KIncsem is so far back in the pedigrees of these modern stars that, aside from the mitochondrial DNA that is passed directly through the female line, it is impossible to determine how much if any genetic influence she has had on Camelot, Windstoss and Weltstar. Nonetheless, it is nice to think that they owe perhaps an extra touch of class to the mare that during her lifetime was Hungary's national treasure.
Named for a Navy acronym, this Suburban Handicap winner was a noted stayer who also won the Saratoga Cup twice and was later a marked influence on American breeding as well. Name this fine runner.
This fine horse was a champion in his own right, but he also gained a unique place in racing history by becoming the first horse to defeat two American Triple Crown winners during the course of his racing career. Name him.
RC ran the tables with last week's challenge, coming up with 1) Assault, 2) Chateaugay, 3) Colonial Affair and Julie Krone, 4) Point Given, and 5) Hastings. This week's challenge involves a champion whose Kentucky Derby victory not only made his sire the sire of two Derby winners but also the sire of the two longest shots to win the race up to that time. Who was this Derby winner, and who was the other longshot winner for his sire?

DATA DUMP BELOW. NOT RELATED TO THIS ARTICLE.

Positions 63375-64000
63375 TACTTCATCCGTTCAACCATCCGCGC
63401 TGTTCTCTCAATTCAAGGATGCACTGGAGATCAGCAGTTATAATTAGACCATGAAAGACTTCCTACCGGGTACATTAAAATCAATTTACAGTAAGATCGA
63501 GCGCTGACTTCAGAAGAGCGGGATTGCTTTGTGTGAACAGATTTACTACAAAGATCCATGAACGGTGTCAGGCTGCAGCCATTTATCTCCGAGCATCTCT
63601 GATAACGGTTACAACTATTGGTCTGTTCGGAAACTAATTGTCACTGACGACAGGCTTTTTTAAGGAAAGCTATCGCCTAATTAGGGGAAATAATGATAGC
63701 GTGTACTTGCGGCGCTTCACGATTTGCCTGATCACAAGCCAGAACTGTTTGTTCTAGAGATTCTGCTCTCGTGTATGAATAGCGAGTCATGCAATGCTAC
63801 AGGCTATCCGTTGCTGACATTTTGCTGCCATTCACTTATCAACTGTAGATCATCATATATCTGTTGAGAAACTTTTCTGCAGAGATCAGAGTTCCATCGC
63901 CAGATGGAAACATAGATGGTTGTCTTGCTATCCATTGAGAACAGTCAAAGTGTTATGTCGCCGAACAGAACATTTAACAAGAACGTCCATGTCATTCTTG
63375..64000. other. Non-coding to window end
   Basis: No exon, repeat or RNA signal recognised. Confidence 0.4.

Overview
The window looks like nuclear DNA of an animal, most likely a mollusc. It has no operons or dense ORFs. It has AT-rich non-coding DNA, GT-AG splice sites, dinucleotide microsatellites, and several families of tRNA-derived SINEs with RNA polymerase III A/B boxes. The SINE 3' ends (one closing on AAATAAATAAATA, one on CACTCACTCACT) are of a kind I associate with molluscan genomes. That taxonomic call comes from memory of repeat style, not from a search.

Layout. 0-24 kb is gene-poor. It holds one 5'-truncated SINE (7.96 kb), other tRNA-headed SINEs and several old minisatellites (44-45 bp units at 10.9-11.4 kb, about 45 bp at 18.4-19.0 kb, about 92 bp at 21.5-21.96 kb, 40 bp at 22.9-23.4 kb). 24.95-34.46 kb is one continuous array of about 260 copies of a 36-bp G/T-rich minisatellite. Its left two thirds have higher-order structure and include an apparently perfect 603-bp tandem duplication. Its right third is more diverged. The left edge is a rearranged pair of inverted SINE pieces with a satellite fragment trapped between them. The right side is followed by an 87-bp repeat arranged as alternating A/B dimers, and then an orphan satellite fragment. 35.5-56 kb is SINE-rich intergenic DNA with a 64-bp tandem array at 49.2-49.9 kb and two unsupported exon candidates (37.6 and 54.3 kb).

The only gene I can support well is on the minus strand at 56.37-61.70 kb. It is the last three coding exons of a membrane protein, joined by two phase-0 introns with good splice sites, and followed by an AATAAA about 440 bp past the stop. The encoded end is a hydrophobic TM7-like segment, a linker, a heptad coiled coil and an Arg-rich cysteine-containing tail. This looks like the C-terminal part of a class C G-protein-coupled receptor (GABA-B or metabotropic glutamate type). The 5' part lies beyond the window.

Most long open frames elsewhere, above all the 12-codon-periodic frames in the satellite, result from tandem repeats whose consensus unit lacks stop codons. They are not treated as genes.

This week's trivia challenge is a special five-part quiz centered on the Belmont Stakes. Can you come up with the answers by post time?
1) When this champion won the Belmont Stakes, he got a chocolate cake decorated in his stable's colors. For the remainder of his career, he got a similar cake after every victory. Who was he?
2) This champion raced in the Belmont with a "lucky" chicken bone tied to his bridle, which was supposedly added to his equipment because his owner was attempting to practice "voodoo" on the colt's behalf. Who was he?
3) When this colt won the Belmont Stakes, it marked the first victory in an American Triple Crown race by a female jockey. Name this horse and his rider.
4) This Belmont Stakes winner was the first horse to win four consecutive races with purse values of US$1 million or more. Name him.